• Neoptolemus was not prepared to sacrifice his sense of honour so his personal ethics now put the main goal at risk-winning the Trojan War.

It’s possible to argue that Odysseus was able to maintain sight of the bigger goal and trade off his own feelings accordingly, especially when facing the grind of friction. If the bow was not recovered then the Trojan War would not be won and instead rage on, resulting in further loss of life, kingdoms being left without their leaders for increasing length of time and the welfare of the people being put at risk. Neoptolemus on the other hand lost sight of the bigger goal; his own sense of honour came first, even if it meant sacrificing the war effort.

Naturally there come situations where a Neoptolemus is very much needed. Odysseus though, throughout Greek legend, is a picture of situational awareness-frequently putting aside sub goals which may have been personally advantageous to stay fixed on the bigger picture. The role of Greek legends however are not to provide us perfect examples of decision making, they tell us far more about the conflict between ethics, values and identity in the face of much bigger events. Odysseus is no role model of pure virtue but he does provide a good example of someone who gets things done by remaining situationally aware in the face of friction and the many unexpected events it throws at you.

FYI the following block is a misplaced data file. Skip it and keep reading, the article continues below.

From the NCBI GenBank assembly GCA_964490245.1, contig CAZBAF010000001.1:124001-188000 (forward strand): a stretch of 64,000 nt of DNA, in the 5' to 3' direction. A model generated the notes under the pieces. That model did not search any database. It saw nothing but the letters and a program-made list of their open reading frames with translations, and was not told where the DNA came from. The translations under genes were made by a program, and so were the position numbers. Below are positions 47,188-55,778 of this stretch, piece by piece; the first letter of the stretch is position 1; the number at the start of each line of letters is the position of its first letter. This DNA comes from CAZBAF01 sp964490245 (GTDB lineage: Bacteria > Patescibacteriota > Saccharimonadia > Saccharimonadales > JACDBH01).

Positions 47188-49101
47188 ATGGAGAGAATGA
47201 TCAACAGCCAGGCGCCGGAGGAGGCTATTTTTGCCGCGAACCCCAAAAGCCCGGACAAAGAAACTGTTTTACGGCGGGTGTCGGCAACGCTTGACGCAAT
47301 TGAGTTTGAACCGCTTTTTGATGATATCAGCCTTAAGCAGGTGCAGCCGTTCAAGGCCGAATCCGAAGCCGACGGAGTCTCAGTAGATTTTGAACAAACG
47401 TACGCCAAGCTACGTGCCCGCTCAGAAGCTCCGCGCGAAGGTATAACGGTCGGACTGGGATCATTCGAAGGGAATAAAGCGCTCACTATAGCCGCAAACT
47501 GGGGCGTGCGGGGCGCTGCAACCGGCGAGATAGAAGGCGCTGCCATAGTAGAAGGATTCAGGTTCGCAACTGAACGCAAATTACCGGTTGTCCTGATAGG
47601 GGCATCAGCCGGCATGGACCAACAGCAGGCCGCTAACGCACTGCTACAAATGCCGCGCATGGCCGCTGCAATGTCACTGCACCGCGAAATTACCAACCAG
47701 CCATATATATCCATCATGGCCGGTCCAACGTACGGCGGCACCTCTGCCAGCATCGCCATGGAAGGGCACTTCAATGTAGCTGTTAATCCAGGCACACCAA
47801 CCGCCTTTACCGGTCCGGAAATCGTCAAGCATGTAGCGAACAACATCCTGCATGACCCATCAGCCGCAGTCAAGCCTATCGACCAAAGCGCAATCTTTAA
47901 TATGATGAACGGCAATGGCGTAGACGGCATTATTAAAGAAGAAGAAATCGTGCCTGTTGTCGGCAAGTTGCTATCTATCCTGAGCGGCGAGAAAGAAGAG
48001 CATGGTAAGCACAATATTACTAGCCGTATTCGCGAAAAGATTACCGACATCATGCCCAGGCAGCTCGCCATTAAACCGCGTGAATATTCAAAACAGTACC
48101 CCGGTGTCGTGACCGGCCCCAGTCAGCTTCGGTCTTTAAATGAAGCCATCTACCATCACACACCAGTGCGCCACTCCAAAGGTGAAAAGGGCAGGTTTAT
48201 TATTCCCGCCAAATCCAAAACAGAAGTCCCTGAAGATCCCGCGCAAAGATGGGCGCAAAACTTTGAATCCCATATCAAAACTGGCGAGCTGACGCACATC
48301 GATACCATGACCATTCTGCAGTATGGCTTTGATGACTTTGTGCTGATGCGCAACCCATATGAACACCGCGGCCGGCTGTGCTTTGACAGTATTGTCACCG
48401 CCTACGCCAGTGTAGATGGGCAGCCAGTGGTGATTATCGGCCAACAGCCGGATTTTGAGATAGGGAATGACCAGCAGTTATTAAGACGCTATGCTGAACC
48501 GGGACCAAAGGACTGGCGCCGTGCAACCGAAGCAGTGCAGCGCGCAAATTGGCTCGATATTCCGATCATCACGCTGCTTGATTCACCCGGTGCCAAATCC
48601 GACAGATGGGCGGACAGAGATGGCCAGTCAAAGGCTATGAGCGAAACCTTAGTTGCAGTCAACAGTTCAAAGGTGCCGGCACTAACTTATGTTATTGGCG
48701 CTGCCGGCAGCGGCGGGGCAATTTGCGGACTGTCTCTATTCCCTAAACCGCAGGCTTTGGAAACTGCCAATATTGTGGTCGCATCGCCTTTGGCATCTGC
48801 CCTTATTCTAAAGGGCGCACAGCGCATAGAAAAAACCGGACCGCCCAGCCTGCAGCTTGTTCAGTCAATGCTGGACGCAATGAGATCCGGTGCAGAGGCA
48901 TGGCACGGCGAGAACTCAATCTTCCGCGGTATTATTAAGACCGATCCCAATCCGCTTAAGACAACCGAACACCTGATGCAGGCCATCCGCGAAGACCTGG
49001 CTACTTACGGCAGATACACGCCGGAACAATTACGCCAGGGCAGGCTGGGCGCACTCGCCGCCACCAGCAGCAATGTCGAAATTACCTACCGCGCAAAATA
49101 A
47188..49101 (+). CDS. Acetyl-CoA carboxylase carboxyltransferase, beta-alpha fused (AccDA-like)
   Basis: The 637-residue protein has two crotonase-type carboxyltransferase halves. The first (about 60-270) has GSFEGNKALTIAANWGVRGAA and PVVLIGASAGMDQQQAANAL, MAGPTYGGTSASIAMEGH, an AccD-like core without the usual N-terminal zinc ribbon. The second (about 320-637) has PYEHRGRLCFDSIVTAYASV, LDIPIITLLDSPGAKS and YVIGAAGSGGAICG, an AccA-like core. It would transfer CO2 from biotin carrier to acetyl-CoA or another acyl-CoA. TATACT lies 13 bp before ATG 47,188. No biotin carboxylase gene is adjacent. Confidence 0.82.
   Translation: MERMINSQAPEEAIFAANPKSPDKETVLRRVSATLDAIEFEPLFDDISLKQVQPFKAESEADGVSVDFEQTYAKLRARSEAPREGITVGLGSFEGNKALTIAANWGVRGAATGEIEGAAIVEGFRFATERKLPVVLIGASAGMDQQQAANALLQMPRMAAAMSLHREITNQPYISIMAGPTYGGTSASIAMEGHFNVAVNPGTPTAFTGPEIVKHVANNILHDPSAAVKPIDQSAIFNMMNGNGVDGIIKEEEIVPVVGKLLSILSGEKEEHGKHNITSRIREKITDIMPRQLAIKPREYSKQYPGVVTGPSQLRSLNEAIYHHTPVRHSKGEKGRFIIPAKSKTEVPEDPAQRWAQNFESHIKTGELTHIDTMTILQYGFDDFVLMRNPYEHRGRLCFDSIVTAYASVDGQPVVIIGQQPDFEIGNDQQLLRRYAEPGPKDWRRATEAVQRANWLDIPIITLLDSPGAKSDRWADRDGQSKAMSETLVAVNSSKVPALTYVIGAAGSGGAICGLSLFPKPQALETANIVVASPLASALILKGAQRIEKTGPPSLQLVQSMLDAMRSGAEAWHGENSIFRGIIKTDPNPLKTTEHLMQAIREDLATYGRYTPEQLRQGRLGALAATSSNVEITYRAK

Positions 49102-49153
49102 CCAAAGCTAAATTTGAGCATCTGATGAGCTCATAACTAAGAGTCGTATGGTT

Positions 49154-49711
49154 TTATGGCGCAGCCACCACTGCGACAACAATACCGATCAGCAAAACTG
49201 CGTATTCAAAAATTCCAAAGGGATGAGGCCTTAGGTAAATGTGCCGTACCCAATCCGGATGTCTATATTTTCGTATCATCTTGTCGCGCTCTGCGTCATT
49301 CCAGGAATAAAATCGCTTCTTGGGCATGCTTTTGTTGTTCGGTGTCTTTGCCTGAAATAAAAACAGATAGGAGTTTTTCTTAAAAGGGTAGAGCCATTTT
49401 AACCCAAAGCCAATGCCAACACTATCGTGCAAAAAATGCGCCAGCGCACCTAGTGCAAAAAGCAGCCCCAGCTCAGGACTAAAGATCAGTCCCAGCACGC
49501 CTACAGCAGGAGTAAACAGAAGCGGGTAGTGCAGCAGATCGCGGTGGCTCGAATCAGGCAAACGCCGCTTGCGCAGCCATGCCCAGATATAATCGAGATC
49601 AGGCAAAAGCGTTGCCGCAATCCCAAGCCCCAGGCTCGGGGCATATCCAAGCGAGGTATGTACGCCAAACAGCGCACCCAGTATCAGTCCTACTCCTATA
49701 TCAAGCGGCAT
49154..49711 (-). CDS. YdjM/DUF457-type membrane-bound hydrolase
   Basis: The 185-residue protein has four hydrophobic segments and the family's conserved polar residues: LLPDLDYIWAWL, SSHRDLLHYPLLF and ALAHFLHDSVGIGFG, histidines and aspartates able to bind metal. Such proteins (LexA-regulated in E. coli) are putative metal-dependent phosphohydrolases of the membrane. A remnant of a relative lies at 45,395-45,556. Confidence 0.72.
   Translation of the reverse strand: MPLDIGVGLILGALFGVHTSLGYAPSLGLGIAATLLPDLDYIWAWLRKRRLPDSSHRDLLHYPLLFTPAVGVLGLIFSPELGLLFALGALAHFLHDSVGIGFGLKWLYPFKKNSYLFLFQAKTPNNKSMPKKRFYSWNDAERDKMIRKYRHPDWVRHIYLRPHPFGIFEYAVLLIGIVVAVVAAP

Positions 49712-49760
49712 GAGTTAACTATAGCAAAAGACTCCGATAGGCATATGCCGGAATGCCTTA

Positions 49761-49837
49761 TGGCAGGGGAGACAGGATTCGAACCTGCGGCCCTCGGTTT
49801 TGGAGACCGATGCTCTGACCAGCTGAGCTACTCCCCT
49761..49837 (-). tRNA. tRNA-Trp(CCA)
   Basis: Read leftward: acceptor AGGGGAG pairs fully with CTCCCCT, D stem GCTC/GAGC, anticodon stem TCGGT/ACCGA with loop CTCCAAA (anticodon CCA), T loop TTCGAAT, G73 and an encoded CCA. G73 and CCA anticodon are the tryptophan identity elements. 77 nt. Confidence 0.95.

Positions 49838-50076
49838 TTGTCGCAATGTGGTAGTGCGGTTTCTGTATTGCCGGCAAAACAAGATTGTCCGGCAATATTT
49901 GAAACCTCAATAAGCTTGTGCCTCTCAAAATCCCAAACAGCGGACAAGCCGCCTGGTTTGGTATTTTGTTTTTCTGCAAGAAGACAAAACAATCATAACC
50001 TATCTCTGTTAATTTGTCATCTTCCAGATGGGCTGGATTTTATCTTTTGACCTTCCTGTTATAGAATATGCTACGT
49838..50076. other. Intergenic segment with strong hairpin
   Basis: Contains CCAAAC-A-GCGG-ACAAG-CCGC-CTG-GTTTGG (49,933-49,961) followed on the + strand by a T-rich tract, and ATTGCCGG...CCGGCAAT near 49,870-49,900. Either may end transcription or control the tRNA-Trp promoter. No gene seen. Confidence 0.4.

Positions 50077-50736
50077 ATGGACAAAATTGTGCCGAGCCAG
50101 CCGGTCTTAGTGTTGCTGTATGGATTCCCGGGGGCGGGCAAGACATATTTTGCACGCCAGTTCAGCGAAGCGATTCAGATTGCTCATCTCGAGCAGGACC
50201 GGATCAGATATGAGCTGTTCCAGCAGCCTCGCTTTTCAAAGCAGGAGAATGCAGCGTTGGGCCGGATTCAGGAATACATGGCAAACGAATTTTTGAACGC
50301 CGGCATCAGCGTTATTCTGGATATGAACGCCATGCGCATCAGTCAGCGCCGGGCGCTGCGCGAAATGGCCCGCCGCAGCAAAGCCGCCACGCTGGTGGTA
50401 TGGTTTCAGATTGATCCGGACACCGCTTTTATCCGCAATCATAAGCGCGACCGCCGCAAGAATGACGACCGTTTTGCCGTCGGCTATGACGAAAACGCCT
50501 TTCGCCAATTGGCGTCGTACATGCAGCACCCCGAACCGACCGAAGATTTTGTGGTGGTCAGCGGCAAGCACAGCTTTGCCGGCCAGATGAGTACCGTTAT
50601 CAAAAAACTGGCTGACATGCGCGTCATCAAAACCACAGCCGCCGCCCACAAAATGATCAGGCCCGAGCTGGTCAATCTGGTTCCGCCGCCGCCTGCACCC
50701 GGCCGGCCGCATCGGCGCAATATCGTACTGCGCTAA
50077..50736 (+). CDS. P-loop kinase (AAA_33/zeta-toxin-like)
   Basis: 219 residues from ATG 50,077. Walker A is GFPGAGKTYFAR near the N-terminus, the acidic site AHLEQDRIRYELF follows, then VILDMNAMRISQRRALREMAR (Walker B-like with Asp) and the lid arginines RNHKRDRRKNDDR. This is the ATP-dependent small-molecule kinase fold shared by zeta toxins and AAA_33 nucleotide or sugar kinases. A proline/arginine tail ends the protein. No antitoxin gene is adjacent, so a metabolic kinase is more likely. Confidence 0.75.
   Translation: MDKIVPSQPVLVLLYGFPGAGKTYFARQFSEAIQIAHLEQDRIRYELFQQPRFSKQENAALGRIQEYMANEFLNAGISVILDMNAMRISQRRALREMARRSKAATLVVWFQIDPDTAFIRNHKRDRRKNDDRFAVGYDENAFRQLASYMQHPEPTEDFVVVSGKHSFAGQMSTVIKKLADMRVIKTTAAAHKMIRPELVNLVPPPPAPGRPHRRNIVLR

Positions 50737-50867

The lesson here is to develop situational awareness to a degree which alerts you when your personal agenda is putting the higher goal at risk- this is the ability to make trade-offs. Situational awareness is essential for guiding trade-offs in resources, competing goals, values and conflicting arguments amongst people within groups; it will also tell you when it’s time to adapt the higher goals in light of friction. There is also a flip side- it will allow you to locate when the higher goals are compromising ethics to a point people are being put at risk and values are being compromised. The tale of Philoctetes may have suggested to Neoptolemus that it was time to work with people who shared his ethics.

Epilogue- Philoctetes was cured of his snake bite, went to fight in the Trojan War and became a Greek hero, killing Paris at the fall of Troy- with his bow.

Taking Orders versus Making Decisions

10 Feb

What are the differences between taking orders and making decisions? To be honest that’s just the introduction, a far more important question is- what are the effects on organisations where people in leadership roles prioritise taking instruction over making decisions?